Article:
For all partnerships that have started at least one horse at the meet, the figures are 11-13-19 from 111 starts (10% wins, 39% ITM), with average earnings per start of $6,362. So we’re better than average on every measure.
On the heels of its success with its first claiming partnership of the year — $25,000 claim Good Law had a win and a second in two starts for Castle Village Farm before he was claimed away on June 4th — CVF has launched a new claiming group. The Castle Village Farm 2010 Saratoga Claiming Partnership will be looking for a horse at the upcoming Saratoga meet. We’re hoping to claim at the $25,000 or higher level and to have the kind of success that we’ve had with so many other claims, from our very first,Flippy Diane, through No Bad Habits, Fighting Speedy, Diligent gambler, Southern Missile and more.
All the details are available right here, on the New Partnership Opportunities page.
Castle Village Farm’s five-year-old gelding Good Law finished a strong second in the 8th race at Belmont o n Friday, June 4th. Â Good Law, ridden by David Cohen, was pinched back at the start, but tracked the early leaders, then split horses on the turn to move up and finish a clear second in good time for the mile. The race gave Good Law a stellar record of one win and one second in two starts in Castle Village Farm colors, with total earnings of $25,000.
The race was a New York-bred N2X allowance/optional claimer, and Good Law, entered for the claiming price of $25,000, was claimed back by trainer Tom Bush, from whom we took him back in April. We wish Tom well with Good Law, and we’ll be looking for Good Law’s successor in our 2010 claiming partnership when racing resumes at Belmont on Wednesday.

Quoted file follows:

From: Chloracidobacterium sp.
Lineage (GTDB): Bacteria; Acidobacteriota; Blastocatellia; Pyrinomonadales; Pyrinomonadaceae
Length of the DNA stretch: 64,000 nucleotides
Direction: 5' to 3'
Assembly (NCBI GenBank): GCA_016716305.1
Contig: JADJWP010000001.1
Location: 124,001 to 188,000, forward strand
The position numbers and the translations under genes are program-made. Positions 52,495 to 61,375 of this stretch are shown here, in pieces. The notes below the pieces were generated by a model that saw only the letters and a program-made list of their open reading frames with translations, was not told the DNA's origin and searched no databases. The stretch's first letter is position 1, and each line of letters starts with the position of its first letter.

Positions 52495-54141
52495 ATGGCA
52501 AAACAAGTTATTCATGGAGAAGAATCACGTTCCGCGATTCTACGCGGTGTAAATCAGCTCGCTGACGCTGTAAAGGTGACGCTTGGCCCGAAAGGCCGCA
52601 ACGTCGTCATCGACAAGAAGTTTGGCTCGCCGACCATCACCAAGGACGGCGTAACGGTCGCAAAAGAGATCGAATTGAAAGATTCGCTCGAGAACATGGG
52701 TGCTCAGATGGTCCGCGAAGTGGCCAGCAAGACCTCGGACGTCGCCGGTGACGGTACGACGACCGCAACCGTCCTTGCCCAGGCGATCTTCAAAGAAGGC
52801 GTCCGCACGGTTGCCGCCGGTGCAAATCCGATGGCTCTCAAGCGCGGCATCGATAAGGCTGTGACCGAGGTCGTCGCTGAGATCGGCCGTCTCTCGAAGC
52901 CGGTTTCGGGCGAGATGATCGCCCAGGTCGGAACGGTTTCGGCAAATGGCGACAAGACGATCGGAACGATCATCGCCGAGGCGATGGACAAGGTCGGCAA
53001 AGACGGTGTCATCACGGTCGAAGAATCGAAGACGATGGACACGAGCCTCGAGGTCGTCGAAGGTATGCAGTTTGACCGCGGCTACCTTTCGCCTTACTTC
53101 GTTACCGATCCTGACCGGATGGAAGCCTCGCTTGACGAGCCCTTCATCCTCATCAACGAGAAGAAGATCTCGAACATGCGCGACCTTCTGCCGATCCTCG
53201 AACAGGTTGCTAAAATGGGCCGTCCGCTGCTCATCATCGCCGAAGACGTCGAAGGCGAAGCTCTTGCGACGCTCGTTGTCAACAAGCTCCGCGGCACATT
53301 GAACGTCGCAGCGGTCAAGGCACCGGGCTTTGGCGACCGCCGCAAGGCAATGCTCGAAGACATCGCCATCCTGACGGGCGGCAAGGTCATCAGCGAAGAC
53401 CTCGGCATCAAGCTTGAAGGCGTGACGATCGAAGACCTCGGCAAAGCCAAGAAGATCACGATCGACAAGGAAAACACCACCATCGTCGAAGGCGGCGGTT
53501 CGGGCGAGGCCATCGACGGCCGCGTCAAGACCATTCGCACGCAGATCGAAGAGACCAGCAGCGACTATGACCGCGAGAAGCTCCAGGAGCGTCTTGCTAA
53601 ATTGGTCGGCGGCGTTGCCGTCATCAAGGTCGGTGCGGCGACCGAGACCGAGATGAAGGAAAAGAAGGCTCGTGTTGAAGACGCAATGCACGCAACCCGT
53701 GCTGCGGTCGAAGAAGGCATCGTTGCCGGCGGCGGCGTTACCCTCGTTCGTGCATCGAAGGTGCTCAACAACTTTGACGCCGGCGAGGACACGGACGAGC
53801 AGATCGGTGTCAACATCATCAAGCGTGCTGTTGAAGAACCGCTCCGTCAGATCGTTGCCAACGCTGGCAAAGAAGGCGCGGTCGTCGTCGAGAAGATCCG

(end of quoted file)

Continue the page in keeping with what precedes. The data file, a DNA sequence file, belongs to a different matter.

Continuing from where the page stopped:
Castle Village Farm’s five-year-old gelding Good Law, fresh off a victory in his first race in our colors on May 5th, runs back at Belmont on Friday, June 4. Â He’s in the 8th race, a one-mile New York-bred allowance/optional claimer. David Cohen, who was aboard for the last win, rides back.
Good Law should be one of the favorites.
Castle Village Farm’s four-year-old Bowman’s band colt, Strings and Arrows, ran a strong second in the 6th race at Belmont on May 23rd. Jockey David Cohen, riding for trainer and part-owner Leah Gyarmati, positioned Strings and Arrows just off the early pace, then fought hard through the stretch to hold second in the NY-bred maiden claiming sprint. Definitely Strings and Arrows’ best race thus far.
Castle Village Farm’s gallant seven-year-old gelding Bagavond has been retired. Bagavond, who won a race for us in each of the past four years, had been pointed at one more turf season this summer, but his ankles just weren’t standing up to the strain of training, after all the wear and tear of racing, and so we decided to retire him. Â He retires with a record of four wins, three seconds and two thirds from 27 lifetime starts, earnings of more than $154,000, and the appreciation and love of his owners. Â Thanks to Bill Turner for keeping Bagavond running as long as our horse was able to compete.